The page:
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On Advertising


by Jowell Tan


What we do is Really Weird. I mean, think about it:

What we do doesn't change lives - No one cites watching a commercial as the pivotal turning point in their lives, when they got off their couches and became entrepreneurs, philanthropists, people of note, whatever. No one says “This ad made me realise I was wasting my life, so I turned it around and now I own my own jet.”

What we do doesn't even educate people - We made a commercial for McDonald's, for God's sakes. Who doesn't know McDonald's? Or the national bank, or the local telcos? Why do these companies even need advertising? All we are, when we are doing what we do, is merely another cog in the corporate consumer culture that permeates our modern society, feeding the unsuspecting with endless barrages of pretty pictures, telling them to buy X products for Y dollars with a side of coolness, a perception of having gained, all while what really happens is just give the machines more ammunition to overwhelm our senses with.

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So, why are we even in this business? 

Fitting as it sounds, we work in the most selfish industry for the most selfish reason - Ourselves. I mean, think about it:

When we were young, sitting in front of the family TV, watching show after show go by on the screen, colours and shapes and sounds, dialogue and explosions, we probably only thought one of two things:

“Wow that's cool! I wanna do that when I grow up!,” Or “Wow that was so lame, I could do a better job!”

As you can see, egotism forms at a young age for people who end up in this industry. 

Through our formative years, in between lessons in English and Math and Science, we cultivated our aspirations of being the next big thing on television. We volunteered for the schools' audiovisual clubs. We dragged our mothers to auditions for “Child Lead (Breakfast Cereal Commercial)”. We followed our favourite actors and forced our parents to binge-watch movies with us.

We entered film school, where we encountered kindred spirits - fellow teenagers who had the same epiphanies while watching the same shows, whose parents would rather their child study Business or Engineering instead. We watched movies in class. We learnt technical jargon, like Aperture and Best Boy Grip. We learnt about incitement and resolution. We learnt about character development. Finally, We learnt how to write a script. And we took them with us to shoot.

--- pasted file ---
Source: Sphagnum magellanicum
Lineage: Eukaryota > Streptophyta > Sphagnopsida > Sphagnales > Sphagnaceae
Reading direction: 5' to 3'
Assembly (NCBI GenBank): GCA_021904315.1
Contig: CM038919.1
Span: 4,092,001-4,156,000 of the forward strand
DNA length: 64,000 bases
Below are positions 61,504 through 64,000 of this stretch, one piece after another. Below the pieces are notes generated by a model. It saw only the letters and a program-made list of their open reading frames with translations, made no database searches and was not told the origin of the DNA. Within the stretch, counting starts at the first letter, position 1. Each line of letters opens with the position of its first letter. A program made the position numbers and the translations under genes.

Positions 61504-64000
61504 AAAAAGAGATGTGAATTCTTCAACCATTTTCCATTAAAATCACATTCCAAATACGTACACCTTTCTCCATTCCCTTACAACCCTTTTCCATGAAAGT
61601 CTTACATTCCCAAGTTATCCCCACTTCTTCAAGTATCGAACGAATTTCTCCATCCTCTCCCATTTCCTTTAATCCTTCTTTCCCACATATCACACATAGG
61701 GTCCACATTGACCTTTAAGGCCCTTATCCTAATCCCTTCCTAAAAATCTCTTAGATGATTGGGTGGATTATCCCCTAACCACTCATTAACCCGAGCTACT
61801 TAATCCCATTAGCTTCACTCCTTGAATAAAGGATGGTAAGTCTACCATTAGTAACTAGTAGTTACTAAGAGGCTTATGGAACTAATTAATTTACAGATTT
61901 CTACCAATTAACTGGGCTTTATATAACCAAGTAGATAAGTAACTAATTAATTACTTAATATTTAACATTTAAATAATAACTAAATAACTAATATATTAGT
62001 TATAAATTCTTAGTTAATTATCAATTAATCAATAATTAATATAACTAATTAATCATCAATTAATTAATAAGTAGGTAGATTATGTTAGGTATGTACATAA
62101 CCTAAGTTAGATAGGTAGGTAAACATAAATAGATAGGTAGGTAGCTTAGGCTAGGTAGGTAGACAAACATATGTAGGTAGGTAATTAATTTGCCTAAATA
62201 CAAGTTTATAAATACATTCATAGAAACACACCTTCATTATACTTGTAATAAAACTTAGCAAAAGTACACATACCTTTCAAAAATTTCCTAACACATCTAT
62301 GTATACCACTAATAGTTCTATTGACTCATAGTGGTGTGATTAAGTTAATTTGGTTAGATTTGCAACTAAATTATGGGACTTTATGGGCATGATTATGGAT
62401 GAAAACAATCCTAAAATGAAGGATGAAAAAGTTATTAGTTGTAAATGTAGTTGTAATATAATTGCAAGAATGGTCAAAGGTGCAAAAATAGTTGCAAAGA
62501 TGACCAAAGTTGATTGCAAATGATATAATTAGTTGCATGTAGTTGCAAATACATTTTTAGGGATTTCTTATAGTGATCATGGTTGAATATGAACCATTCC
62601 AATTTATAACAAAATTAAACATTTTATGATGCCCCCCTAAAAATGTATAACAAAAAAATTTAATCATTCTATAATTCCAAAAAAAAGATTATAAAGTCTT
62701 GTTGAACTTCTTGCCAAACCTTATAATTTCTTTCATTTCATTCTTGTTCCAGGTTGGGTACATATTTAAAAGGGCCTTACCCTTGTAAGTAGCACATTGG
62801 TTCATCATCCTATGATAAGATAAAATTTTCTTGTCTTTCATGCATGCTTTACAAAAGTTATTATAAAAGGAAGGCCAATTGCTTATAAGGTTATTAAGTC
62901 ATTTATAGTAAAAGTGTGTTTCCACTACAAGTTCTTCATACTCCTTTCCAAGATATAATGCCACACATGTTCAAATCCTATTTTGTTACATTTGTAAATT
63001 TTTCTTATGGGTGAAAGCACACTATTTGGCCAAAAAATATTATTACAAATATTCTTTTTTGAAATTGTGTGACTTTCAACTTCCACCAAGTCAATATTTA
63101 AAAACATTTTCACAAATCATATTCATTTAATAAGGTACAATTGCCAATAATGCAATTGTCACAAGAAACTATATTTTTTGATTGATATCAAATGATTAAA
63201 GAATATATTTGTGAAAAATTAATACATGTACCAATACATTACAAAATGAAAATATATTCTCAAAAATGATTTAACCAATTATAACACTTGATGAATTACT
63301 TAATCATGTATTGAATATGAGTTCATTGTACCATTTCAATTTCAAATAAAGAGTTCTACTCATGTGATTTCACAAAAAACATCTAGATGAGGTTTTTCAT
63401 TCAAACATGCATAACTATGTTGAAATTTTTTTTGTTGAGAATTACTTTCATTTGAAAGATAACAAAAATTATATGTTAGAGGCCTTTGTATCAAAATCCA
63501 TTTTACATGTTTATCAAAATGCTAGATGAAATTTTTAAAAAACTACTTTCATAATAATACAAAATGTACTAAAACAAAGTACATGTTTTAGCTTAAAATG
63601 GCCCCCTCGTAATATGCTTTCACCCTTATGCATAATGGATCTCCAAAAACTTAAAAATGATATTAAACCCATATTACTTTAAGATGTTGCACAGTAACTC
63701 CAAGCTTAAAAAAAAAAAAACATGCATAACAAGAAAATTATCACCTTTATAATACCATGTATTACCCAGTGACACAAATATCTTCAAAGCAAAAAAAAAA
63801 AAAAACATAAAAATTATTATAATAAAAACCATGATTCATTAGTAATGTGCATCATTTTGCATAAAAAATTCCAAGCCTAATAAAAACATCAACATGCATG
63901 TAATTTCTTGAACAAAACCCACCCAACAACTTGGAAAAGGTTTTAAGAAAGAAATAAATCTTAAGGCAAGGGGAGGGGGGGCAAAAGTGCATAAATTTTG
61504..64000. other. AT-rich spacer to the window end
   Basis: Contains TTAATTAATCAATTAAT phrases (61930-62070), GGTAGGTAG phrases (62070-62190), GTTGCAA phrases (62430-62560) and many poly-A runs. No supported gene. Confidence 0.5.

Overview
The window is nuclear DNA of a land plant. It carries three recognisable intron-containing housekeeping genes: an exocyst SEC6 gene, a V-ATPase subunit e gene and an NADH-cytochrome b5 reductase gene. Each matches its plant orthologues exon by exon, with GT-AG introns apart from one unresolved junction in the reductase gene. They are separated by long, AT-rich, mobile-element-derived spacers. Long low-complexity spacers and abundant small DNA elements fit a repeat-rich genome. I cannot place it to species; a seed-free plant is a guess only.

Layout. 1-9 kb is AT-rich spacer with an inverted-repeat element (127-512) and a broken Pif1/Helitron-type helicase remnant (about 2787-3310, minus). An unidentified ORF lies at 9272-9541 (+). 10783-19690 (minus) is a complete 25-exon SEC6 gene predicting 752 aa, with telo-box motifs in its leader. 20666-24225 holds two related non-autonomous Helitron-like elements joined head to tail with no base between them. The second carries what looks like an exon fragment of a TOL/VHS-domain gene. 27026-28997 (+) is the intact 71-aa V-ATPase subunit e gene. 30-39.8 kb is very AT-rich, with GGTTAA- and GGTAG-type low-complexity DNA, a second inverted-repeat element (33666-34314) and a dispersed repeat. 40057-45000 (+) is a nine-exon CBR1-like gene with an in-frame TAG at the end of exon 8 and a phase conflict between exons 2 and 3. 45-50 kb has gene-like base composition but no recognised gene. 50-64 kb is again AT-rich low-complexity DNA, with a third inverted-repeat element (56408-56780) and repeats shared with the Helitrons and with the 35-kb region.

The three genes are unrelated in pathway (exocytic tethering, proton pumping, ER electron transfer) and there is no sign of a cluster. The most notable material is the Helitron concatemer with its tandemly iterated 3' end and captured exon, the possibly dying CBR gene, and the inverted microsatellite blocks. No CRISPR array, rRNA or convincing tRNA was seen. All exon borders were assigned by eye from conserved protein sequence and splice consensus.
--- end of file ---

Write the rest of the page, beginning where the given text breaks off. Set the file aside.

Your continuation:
As you would imagine, A group of people brought together by their own individual egos will inevitably clash with each other. We found out who our true friends were, and who we could never work with ever again. We noted down the people with complementary ideas, and stuck to them like bees to honey. We somehow managed to get through shoots and edits and presentations without hating each other, although there were fights and breakups and personal realisations (“I thought I was good - I actually suck at this!”) along the way.

After graduation, we struck out into the working world, hoping to become the next big director or actor. But after a while we quickly realised no one had the time nor the inclination to indulge our passions. Being artistic for its own sake was deemed irrelevant to the industry at large. So we shrugged our shoulders. We hunkered down, kept our scripts away, settled for producing 30-second advertisements for companies that didn't really need it in exchange for a paycheck, enough to pay the rent and buy the groceries and maybe buy something nice once in a while.

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Beholden to the whims of clients, restrained by the economy of advertising blocks, unable to unleash our ideas unfettered onto the world - Why do we even continue working in this line? Why not just leave and make the things we want to make, unencumbered by outside demands and insensible constraints?

This may sound clich├ęd, but here's the truth - We're in this business because we consider ourselves lucky to be able to live our dreams, even in its downsized and controlled version. 

Where else in the world would we be able to say “Hey, this idea I have will be good for you but it'll be this expensive” to a client, then go out and gather expensive equipment and shoot our ideas and put it together and send it out AND get paid for it? Get paid to materialise the things that pop into our heads and put it on screens everywhere, seen by millions? It's even viewed as a challenge when we hit external roadblocks - We simply flex our muscles and work around it. It may seem counterintuitive, but the battles we face going through our work, make that final product just that much sweeter when we see it in the wild.

And there's that ego again, peeking its head out - “I made that! It looks fantastic!” - But the difference between the ego of a young boy and an old man is worlds apart. We've taken that harsh bravado and molded it into hard work.

We're now professionals in an industry we dreamed of being in - I don't think it gets any better than that. It sure beats being a Businessman or an Engineer. 
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